Travel Diaries: Oregon

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My drive through Oregon during my 2013 road trip was a quick one. I didn’t even stop in Portland, but headed straight for Eugene to meet a friend for dinch.

I had been to Portland the summer before, and I had greatly enjoyed being there as I had known I would. Click here for the pictures I took on that trip. Several of my friends from Austin, TX,  had traveled to Portland a few times, so I knew from their reports that the general look and feel of the city somewhat mirrored Austin.

When I got the chance to visit and see the sights downtown, what struck me was this sense of irrepressible joy and freedom. Real people, not putting on airs. Except maybe in Portlandia? I’ll let you be the judge of that.

I love cities that have a small-town feel, which both Portland and Eugene possess. Then there’s all that creativity expressed by owners of local businesses, rather than the predictable blah-ness of chains and franchises.

That reminds me of how much it bugs me that many so many cities have the same street names, like Main Street. It’s as though one person were tasked with naming all the streets in the US and he got so tired of thinking up new names that he began to recycle the ones he’d already used. Seriously! He could have been more creative than that. Someday I will purchase or build a city and put some serious creativity into naming the streets.

The Oregon landscape generally reminds me of the things I loved about parts of Germany: small towns, wine country, gently rolling hills, acres of farmland, farmhouses, barns, massive farm machinery. I spent a night with other friends in just such an idyllic town outside Portland. It was so peaceful. None of the rush, rush, rush of trafficky, big-town streets and impatient people.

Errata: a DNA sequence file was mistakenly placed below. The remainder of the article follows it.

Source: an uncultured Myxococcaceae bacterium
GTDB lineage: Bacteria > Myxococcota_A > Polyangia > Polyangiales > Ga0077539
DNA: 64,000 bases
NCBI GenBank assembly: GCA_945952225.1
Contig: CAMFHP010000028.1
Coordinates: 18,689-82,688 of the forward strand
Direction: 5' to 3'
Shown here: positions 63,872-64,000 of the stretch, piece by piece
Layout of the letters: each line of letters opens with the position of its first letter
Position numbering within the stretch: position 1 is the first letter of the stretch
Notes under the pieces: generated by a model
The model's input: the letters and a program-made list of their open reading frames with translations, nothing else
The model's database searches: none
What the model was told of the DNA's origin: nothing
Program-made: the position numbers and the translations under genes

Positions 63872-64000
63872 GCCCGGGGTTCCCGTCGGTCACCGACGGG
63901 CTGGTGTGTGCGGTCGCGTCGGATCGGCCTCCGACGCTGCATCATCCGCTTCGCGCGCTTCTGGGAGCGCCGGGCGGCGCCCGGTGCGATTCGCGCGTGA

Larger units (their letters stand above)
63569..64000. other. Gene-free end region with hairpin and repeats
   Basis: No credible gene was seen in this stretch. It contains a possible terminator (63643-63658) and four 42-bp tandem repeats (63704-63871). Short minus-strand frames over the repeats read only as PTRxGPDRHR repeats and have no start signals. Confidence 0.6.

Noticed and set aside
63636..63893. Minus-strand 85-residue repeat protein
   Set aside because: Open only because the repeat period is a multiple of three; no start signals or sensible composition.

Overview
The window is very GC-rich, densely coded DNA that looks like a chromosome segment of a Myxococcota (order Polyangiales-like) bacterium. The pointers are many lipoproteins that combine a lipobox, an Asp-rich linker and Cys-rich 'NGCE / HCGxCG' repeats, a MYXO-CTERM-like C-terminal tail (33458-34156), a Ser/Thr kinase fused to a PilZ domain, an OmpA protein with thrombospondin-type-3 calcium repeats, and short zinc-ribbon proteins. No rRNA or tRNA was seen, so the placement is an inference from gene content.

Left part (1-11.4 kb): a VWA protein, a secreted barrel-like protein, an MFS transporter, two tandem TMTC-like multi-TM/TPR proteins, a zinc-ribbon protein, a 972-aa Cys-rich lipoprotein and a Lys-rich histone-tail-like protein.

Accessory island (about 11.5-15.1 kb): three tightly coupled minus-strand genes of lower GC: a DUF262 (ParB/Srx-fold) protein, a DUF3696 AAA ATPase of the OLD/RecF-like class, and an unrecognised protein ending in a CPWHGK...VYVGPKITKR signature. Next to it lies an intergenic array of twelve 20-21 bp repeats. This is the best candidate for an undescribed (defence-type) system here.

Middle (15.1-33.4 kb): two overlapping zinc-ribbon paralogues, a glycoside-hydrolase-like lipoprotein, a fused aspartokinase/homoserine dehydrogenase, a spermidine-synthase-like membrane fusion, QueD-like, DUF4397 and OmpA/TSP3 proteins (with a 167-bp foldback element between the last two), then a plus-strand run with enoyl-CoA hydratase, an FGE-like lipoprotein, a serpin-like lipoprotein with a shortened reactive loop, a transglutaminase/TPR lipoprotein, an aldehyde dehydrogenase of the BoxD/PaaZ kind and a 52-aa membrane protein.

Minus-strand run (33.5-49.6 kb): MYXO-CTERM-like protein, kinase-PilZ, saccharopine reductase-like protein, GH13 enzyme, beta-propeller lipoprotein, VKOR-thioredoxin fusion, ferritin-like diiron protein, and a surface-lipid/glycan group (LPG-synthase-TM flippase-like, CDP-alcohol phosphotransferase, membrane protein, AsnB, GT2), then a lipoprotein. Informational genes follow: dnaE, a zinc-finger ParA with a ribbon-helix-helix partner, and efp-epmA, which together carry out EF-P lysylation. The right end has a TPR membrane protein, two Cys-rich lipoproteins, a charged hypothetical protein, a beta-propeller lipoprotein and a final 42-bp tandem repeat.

We drove out to the Oregon coast near Tillamook Bay, chilly even in July, and walked along the beach collecting shells and driftwood. We passed by some dairy farms, and I discovered that Wisconsin isn’t the only state that can lay claim to turning out great-tasting cheeses.

The magnificently tall, deeply green forests lined the roads like sentinels on watch, almost all the way to the ocean. As you know by now, I love the ocean. Heaven is many things, including standing still and listening to waves break violently against the steep cliffs at the ocean’s edge. The many voices of the ocean bring me incredible joy, while at the same time soothing me. Even when the ocean is furious, I’m happy to listen, as long as I am safe from all that fury.

I love Oregon for its haunting beauty, its unspoiled wildlands, and its sense of mystery and adventure. When I next have the time, I will drive down the Oregon coast and into the Redwood forests in northern California. It’s more than worth it.

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